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Humewood is a lively beachfront suburb in Nelson Mandela Bay, set on a hill which slopes down to the sea, and where many properties have amazing views over the expansive King’s Beach. It’s also the Holidayville of the metro, with plenty of hotels, BnBs, restaurants and tourist attractions.

Despite its buzz mostly concentrated around a few blocks at the bottom of La Roche Drive, there’s plenty of residential accommodation in this suburb, which is home to a broad mixture of students, young working professionals, families and more.

Apart from living for a few years in Joburg and a spell in the neighbouring suburb of Summerstrand, Bev Gray has spent most of her life here, “including childhood and the seven years in my present house at the top end of the suburb”.

“My parents built their home in Cathcart Road in the early 1960s, when the upper part of Humewood was still relatively new,” says Bev.

“The air is clean and fresh, the suburb is peaceful and safe to walk around, and you see many families cycling, running, walking their dogs, and generally stopping for a chat with a neighbour. I couldn’t imagine living anywhere else.”



Humewood is a mixture of apartment blocks, townhouse complexes and up-market family homes, with the beachfront promenade almost exclusively devoted to flats.

There’s also a cluster of exclusive apartment blocks in Brooke’s Hill Drive on the south side of the suburb, most of which face north and have panoramic views.

Residents enjoy a dedicated patrol service by an Algoa Bay security firm and John Shelton Park is a green lung in the heart of what’s already a pretty suburb.

Prospective buyers should bear in mind that Port Elizabeth’s ore dumps – long due to be removed – are still in place and residents at times complain about black dust blown onto windows and washing lines.

Although a relatively small community, Humewood has three churches: De Duin DRC shares a building with Covenant Grace Church at the top of the hill, then there’s Humewood Methodist Church in Marshall Road, and Corpus Christi Catholic Church in La Roche Drive.



There are no schools in Humewood, so if you have children of school-going age you can expect to have to travel or join a lift club. Summerwood Primary School and Pearson High School are sought-after as dual medium (English and Afrikaans) government schools in Summerstrand. The next closest high school is Victoria Park High School in First Avenue Walmer, and there are also several primary schools in Walmer.

Have a teen in the family? King’s Beach’s large car park is a great spot to teach the teenagers in the family to learn to drive – and the younger ones can enjoy the skateboard section.



Humewood has easy access to the rest of the city thanks to its proximity to the N2 Settlers Freeway, a major coastal route which joins the N1. In the suburb itself, La Roche Drive heads inland to the airport and connects with suburbs such as Walmer.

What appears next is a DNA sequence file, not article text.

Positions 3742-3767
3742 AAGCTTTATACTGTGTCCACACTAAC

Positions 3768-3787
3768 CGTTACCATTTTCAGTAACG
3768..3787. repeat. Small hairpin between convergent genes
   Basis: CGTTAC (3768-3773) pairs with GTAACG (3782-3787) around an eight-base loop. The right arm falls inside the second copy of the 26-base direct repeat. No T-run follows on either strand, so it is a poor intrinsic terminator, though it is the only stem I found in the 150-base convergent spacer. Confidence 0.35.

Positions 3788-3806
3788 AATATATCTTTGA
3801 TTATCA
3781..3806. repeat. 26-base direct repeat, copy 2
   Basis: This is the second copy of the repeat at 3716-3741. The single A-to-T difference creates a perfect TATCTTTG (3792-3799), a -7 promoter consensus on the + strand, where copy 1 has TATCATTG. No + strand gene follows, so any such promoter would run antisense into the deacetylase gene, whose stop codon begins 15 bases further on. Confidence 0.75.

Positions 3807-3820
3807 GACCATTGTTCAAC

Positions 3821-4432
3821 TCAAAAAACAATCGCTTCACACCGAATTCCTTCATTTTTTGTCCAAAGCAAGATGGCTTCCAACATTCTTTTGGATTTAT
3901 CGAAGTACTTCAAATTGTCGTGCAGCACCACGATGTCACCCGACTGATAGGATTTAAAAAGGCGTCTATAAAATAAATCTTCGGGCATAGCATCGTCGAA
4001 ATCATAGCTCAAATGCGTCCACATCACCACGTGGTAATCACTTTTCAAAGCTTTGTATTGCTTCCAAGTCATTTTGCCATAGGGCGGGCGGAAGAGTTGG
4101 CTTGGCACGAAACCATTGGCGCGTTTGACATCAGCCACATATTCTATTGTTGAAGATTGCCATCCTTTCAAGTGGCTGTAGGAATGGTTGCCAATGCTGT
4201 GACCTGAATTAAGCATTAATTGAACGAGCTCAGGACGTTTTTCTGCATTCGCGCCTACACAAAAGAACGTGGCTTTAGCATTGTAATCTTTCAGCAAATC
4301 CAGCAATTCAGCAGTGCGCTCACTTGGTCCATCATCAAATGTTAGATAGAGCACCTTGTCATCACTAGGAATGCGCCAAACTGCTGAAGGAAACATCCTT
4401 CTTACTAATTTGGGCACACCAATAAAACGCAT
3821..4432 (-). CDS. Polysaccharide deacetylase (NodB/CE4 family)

While the golden sands of King’s Beach are in themselves a major attraction, there are several other amenities such as the Macarthur Baths and Bayworld complex to draw visitors and locals.

“The best thing about living in Humewood is that one can walk down the hill and be on any one of our beautiful beaches in a matter of minutes, and all are safe for swimming” BEV GRAY, RESIDENT



  • There’s only Santo Antonio café, a launderette – a boon for the suburb’s many students – and a small beauty parlour.
  • However, residents do not have to travel far for shopping as the Waterfront SuperSpar is in Humerail next door, while Summerstrand to the south has several supermarkets.


  • The Company Social Brasserie and Cubana are the only restaurants on the sea side of Marine Drive, and guests can enjoy a meal overlooking McArthur Baths.
  • The Coachman in Brookes on the Hill is one of Port Elizabeth’s premier restaurants for steaks, seafood and an up-market ambience.
  • Dolphin’s Leap complex offers casual diners many options including the halaal eatery. La Fiesta, RocoMamas and Nando’s.
  • The golden arches of McDonalds are popular for summer soft serves and other fast foods.
  • Enjoy a sundowner with a view at the Chapman Hotel further up Brookes Hill Drive.


  • Watch the penguins and seals being fed at Bayworld, explore the museum and learn about snakes in the well-maintained reptile section.
  • Take the children to the play park at King’s Beach where, in season, they can also swim in one of the two public pools.
  • The Woods bowling club is tucked away in a dip off La Roche Drive.
  • Learn to surf at Oceanside surf boutique or hire a bicycle.
  • Drive up to Second World War viewing post in Brookes Hill Drive for a slice of history.
  • Walk along the promenade at the King’s Beach flea market every Sunday and public holiday.
  • Join Kings Beach Surf Lifesaving Club, it also has a thriving nipper division for children.
  • Scream your way down the water slides at Splash Water World in season, or the children’s slides at McArthur baths.


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